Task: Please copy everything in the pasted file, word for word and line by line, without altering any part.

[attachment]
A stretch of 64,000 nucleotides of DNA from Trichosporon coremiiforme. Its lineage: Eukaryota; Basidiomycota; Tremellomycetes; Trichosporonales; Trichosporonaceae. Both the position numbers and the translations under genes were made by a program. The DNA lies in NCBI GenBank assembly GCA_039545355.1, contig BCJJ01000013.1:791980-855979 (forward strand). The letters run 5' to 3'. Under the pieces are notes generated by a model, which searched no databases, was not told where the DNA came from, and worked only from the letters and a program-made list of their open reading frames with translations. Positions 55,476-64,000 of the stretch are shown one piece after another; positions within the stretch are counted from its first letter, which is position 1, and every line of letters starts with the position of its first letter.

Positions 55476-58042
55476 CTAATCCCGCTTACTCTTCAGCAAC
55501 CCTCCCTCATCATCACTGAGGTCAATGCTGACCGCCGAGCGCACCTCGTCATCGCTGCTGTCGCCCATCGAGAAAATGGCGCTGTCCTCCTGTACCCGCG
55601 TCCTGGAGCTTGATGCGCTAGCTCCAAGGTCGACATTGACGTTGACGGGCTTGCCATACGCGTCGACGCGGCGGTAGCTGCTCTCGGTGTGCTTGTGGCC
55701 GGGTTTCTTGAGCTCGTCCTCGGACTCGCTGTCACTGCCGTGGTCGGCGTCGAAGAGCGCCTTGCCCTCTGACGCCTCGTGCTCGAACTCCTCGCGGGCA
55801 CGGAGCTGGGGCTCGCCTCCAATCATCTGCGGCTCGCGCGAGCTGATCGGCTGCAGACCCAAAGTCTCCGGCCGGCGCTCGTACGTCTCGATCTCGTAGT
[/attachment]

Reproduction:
A stretch of 64,000 nucleotides of DNA from Trichosporon coremiiforme. Its lineage: Eukaryota; Basidiomycota; Tremellomycetes; Trichosporonales; Trichosporonaceae. Both the position numbers and the translations under genes were made by a program. The DNA lies in NCBI GenBank assembly GCA_039545355.1, contig BCJJ01000013.1:791980-855979 (forward strand). The letters run 5' to 3'. Under the pieces are notes generated by a model, which searched no databases, was not told where the DNA came from, and worked only from the letters and a program-made list of their open reading frames with translations. Positions 55,476-64,000 of the stretch are shown one piece after another; positions within the stretch are counted from its first letter, which is position 1, and every line of letters starts with the position of its first letter.

Positions 55476-58042
55476 CTAATCCCGCTTACTCTTCAGCAAC
55501 CCTCCCTCATCATCACTGAGGTCAATGCTGACCGCCGAGCGCACCTCGTCATCGCTGCTGTCGCCCATCGAGAAAATGGCGCTGTCCTCCTGTACCCGCG
55601 TCCTGGAGCTTGATGCGCTAGCTCCAAGGTCGACATTGACGTTGACGGGCTTGCCATACGCGTCGACGCGGCGGTAGCTGCTCTCGGTGTGCTTGTGGCC
55701 GGGTTTCTTGAGCTCGTCCTCGGACTCGCTGTCACTGCCGTGGTCGGCGTCGAAGAGCGCCTTGCCCTCTGACGCCTCGTGCTCGAACTCCTCGCGGGCA
55801 CGGAGCTGGGGCTCGCCTCCAATCATCTGCGGCTCGCGCGAGCTGATCGGCTGCAGACCCAAAGTCTCCGGCCGGCGCTCGTACGTCTCGATCTCGTAGT